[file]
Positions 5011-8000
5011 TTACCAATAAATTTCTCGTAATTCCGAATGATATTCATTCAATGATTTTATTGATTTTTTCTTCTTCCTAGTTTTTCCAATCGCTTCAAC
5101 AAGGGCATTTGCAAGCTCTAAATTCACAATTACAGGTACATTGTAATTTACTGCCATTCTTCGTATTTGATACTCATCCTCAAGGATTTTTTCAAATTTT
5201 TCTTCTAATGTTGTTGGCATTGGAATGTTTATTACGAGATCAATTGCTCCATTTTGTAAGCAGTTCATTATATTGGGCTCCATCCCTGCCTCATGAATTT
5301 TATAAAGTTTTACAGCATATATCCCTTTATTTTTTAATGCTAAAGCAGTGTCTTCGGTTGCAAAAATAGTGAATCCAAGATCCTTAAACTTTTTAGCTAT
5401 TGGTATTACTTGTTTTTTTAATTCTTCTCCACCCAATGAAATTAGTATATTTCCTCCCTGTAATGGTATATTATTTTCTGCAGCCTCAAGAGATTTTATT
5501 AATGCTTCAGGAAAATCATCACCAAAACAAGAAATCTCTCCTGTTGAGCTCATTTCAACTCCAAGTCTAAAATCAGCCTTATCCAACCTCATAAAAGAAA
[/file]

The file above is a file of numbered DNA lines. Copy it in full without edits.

Positions 5011-8000
5011 TTACCAATAAATTTCTCGTAATTCCGAATGATATTCATTCAATGATTTTATTGATTTTTTCTTCTTCCTAGTTTTTCCAATCGCTTCAAC
5101 AAGGGCATTTGCAAGCTCTAAATTCACAATTACAGGTACATTGTAATTTACTGCCATTCTTCGTATTTGATACTCATCCTCAAGGATTTTTTCAAATTTT
5201 TCTTCTAATGTTGTTGGCATTGGAATGTTTATTACGAGATCAATTGCTCCATTTTGTAAGCAGTTCATTATATTGGGCTCCATCCCTGCCTCATGAATTT
5301 TATAAAGTTTTACAGCATATATCCCTTTATTTTTTAATGCTAAAGCAGTGTCTTCGGTTGCAAAAATAGTGAATCCAAGATCCTTAAACTTTTTAGCTAT
5401 TGGTATTACTTGTTTTTTTAATTCTTCTCCACCCAATGAAATTAGTATATTTCCTCCCTGTAATGGTATATTATTTTCTGCAGCCTCAAGAGATTTTATT
5501 AATGCTTCAGGAAAATCATCACCAAAACAAGAAATCTCTCCTGTTGAGCTCATTTCAACTCCAAGTCTAAAATCAGCCTTATCCAACCTCATAAAAGAAA